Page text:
HNW - nalbinding again

Dick Eney dickeney at
Thu Oct 9 14:55:57 PDT 1997

In response to a message elsewhere, I received email from a gentleman who
recommended several books on nalbinding including his own.  When I asked,
he gave permission for me to post his email on the subject of nalbinding

=Tamar (sharing computer dickeney at

Date: Wed, 08 Oct 1997 11:09:43 -0500
From: L Schmitt <schmitt at>
To: Dick Eney <dickeney at>
Subject: Re: nalbinding

I noticed your recent comments on rec.crafts.textiles.yarns regarding
nalbinding, and I feel compelled to respond.  

First, I am troubled by your comment "Scandinavian nalbinding is tricky
because it uses one stitch to start the row, another to turn the corner,
another to do the next row, and I think still another to do subsequent
rows."  While it is true that one or two ancient examples of
Scandinavian nalbinding are worked in rows, and while it is true that a
few modern day workers especially in Denmark work in rows, the vast
majority of Scandinavian nalbinding in ancient times and in the present
is worked in rounds.  However, I do still agree with you that
Scandinavian style nalbinding is "tricky."  Scandinavian nalbinding has
achieved perhaps a higher level of sophistication than has been found in
some (but perhaps not all) of the other cultures where it is found.
Second, I would like to observe that there is much controversy regarding
the term "knotless netting."  The term has never acquired meaning or
currency, and it leads to great confusion -- sprang and nalbinding,
while quite different, have both been called knotless netting.  For this
reason, many in the English speaking world have turned to the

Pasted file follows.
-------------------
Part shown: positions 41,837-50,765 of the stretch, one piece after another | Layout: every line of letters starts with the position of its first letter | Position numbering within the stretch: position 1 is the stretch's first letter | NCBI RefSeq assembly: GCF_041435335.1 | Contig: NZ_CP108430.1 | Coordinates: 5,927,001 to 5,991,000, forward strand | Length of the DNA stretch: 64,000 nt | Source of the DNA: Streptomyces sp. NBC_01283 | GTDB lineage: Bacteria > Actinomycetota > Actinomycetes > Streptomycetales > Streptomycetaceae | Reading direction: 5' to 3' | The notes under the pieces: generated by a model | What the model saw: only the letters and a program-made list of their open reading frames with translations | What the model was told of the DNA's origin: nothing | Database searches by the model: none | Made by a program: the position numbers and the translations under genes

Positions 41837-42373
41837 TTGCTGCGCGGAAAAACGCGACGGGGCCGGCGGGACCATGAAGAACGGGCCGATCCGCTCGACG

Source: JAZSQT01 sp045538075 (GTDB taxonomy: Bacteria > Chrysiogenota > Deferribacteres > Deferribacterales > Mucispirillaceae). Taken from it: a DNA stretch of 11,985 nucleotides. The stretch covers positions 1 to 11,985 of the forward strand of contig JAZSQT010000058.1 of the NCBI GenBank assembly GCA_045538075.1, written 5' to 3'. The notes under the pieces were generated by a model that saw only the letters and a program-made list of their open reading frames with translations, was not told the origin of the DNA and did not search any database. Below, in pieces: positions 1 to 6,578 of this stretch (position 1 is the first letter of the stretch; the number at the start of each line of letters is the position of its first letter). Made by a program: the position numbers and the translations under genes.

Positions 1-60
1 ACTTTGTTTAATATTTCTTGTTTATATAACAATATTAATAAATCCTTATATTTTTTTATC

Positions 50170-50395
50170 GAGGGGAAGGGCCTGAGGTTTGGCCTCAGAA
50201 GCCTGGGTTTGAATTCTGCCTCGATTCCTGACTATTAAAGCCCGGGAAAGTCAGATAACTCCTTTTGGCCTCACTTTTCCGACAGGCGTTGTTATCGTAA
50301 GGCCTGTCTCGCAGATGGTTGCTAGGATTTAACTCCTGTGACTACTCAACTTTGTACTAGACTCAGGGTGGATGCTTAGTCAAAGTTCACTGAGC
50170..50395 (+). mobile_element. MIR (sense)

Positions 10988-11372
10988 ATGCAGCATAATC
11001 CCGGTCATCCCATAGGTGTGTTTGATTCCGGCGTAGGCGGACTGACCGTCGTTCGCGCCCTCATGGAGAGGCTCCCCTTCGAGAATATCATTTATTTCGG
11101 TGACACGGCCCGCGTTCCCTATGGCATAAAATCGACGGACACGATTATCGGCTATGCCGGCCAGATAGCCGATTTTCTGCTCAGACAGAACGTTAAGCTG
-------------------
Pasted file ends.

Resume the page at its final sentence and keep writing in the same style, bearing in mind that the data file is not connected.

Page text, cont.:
Scandinavian word "nalbinding" because it has always referred to one
technique without confusion.  "Nalbinding" is an old Scandinavian word,
and its borrowing into English spurred the word's revival in Scandinavia
as well (or vice versa).  This word choice is fortunate or unfortunate
depending on point of view.  Since Scandinavia is one area of the world
where nalbinding has a continuous tradition, the use of the term is
fortunate.  However, since this technique is found world wide, the term
may be unfortunate.  Still, usage of the term is gaining ground, and I
recently received correspondence from a person studying the technique as
it is found among Native Americans of the Southwest, and she felt quite
comfortable using the term "nalbinding."

Second regarding instructions for nalbinding, while there isn't much
available in English, I have been trying over the years to fill that
void.  I have published three small workbooks on nalbinding.  The most
recent "Lessons in Nalbinding: Mittens, Mittens, Mittens!" was released
just last week.  In this workbook I describe the thirty-two nalbinding
stitches that I have documented and observed in Scandinavian Mittens. 
(Contact Susan McFarland at Susan's Fiber Shop, N250 Hwy A, Columbus, WI
53925 -- 920-623-4237, for more information regarding availability of
these workbooks.)  In addition to my workbooks, I would recommend the
following three scholarly references in English:

The National Museum of Denmark (Aarhus University Press), 1980.  Still
in print!

Egon H. Hansen "Naalebinding: definition and description" from TEXTILES
IN NORTHERN ARCHAEOLOGY (NESA III), Penelope Walton and John-Peter Wild,
Eds., London: Archetype Publications, 1990

University Press, 1961.  Long out of print.  Many find this book
confusing because of Nordland's inexplicable fascination with
topological mathematics.  

However, none of the three above references provides much in the way of
sensible "how-to" information.  Without doubt, the very best "how to
book" that I have ever encountered is:

Berit Westman, NAALBINDNING: 12 VARIANTER, Vasteras: Andersson & Kagardt
Tryckeri AB 1983.  Alas, it is in Swedish.

If you have any additional questions, please do not hesitate to ask!
Larry Schmitt in Cottage Grove, Wisconsin
>From schmitt at Thu Oct  9 17:35:26 1997
Date: Thu, 09 Oct 1997 14:18:53 -0500
From: L Schmitt <schmitt at>
To: Dick Eney <dickeney at>
Subject: Re: nalbinding books

> Thank you for your response.  May I forward your post (complete with
> your other comments and books recommended)  once to the Historical
> Needlework Mailing List?  I am sure it would be of interest to many
> of the subscribers.
> =Tamar (sharing computer dickeney at

Sounds OK to me!
Larry Schmitt
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